“For the coffee liqueur rum we decided to tie it in with the Devil’s Point range and we took some of our white rum, cold brew coffee from local supplier Roaring Stag and sugar and created it. It’s been a big hit in the bar already.”
The rums stored in the casks are limited to producing around 75 bottles per run, and come in a variety of percentages depending on the cask and how long it has been left to age for.
“For the single cask rums we get about 75 bottles per 50-litre cask,” said Liam.
“The single cask rums are very much like collectors editions, as it’s small batch and we want it to be aligned with the whisky industry. The Golden Aged rum is our core product and we’ll be doing 500 bottles per batch as it’s a blend of a few casks. It’s 38% and the single cask ones vary from 57-60%. Every single time we do the single cask it will be unique.
“Right now for stockists, there’s a big focus on local spirits. Aberdeen and Inverurie Whisky Shop both have them, as does ABV Craft Drinks and Raemoir Garden Centre. We’ve already sold a lot of the single-cask stuff, so we’ll be doing another release of that as soon as we can.”
And with a funny story behind the brand’s name, Liam says the local distillery is proud to incorporate the local area into the brand.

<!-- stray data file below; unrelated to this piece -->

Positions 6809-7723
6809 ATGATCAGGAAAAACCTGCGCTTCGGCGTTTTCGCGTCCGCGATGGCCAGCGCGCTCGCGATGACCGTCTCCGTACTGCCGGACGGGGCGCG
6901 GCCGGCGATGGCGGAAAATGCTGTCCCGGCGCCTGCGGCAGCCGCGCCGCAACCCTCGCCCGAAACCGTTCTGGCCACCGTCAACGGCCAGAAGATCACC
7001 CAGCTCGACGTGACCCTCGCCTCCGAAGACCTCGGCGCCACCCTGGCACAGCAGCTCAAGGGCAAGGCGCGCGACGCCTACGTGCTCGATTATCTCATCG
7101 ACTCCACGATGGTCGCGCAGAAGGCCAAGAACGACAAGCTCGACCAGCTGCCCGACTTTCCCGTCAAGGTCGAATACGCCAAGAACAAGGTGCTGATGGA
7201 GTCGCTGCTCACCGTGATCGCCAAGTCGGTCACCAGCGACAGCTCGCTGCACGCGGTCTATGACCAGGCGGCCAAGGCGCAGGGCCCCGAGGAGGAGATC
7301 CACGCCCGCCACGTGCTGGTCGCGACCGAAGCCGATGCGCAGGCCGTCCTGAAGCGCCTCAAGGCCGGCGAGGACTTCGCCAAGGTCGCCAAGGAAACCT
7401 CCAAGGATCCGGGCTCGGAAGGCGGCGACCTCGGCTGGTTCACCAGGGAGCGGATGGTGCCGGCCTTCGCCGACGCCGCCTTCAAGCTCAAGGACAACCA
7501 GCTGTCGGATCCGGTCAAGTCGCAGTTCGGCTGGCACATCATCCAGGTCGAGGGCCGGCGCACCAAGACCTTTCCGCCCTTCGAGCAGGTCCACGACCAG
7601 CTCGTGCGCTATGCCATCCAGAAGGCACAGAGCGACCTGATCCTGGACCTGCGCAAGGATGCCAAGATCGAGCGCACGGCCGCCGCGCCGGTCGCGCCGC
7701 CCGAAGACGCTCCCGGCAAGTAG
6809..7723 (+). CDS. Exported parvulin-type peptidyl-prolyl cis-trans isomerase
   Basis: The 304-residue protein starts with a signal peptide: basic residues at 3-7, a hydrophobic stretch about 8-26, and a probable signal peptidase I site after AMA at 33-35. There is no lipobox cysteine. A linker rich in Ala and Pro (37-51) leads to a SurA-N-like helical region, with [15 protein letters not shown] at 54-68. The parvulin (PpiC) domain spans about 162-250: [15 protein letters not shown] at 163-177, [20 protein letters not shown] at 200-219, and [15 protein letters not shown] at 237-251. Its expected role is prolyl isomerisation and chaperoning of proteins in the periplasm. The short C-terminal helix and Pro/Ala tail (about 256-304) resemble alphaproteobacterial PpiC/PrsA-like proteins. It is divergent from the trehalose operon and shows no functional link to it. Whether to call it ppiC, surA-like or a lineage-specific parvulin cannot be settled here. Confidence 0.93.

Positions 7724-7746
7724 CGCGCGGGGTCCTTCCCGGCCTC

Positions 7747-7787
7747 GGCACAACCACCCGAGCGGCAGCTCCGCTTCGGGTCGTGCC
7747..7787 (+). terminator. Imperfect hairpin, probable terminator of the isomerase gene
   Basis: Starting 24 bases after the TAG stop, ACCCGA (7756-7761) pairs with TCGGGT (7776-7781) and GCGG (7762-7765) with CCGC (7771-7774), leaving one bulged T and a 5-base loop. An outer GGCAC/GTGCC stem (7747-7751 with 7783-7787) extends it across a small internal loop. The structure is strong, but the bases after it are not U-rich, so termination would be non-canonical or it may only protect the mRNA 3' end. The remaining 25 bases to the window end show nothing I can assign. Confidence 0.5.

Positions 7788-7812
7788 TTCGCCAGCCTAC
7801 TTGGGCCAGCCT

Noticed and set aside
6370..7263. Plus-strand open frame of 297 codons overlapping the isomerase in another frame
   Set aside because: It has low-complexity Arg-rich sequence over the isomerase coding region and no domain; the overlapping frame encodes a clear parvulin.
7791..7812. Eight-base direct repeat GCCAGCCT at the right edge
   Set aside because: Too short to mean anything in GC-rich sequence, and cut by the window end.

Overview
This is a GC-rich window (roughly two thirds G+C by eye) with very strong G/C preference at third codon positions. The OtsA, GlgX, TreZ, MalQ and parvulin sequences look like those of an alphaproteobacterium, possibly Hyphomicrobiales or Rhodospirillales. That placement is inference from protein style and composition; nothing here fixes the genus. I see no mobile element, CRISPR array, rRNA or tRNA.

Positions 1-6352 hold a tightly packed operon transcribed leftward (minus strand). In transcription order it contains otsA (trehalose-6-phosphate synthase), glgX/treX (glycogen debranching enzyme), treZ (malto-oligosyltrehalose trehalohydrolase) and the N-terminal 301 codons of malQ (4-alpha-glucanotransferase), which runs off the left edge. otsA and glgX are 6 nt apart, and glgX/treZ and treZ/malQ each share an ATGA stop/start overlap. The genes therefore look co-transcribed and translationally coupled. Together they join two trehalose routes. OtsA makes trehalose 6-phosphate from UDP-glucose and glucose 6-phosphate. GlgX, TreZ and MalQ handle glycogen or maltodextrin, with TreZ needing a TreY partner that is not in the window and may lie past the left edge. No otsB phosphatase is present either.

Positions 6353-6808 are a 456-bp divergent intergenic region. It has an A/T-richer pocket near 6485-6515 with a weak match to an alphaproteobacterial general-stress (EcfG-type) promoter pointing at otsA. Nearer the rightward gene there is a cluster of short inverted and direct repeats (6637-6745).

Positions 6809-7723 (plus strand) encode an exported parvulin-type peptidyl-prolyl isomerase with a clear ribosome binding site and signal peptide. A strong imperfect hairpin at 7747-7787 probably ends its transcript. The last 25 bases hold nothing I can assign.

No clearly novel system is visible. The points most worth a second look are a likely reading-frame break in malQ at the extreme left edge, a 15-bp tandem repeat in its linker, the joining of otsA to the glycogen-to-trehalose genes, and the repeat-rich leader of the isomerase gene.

He said: “Devil’s Point is a mountain in the Cairngorms. There’s a description on the back of the bottle about the mountain’s original name. When Queen Victoria was visiting one time, she asked someone what the name was and he ended up calling it Devil’s Point instead of its original name – but you’ll have to pick up a bottle to find out what it is, as it’s a little rude.”
Looking to the year ahead, it’s spiced rum and the potential of new premises that is the next big focus for the brand.
Liam said: “I think rum in general is the next big thing and I think spiced rum will be really popular. We feel that rum fans will appreciate a rum made in Scotland, rather than a product that is entirely made or blended with Caribbean rum – with all our products we believe in provenance and the transparency of where it is produced.
“We’re also planning to relocate the distillery, which is also home to a brewery. It will be much more accessible for the public to come to visit. The more we can get the consumer involved and show that it’s a craft product and see the people behind it, the better. That can only be a good thing for the brand. There’s nothing hidden and people can then see exactly how it’s made – and to offer that would be really cool.”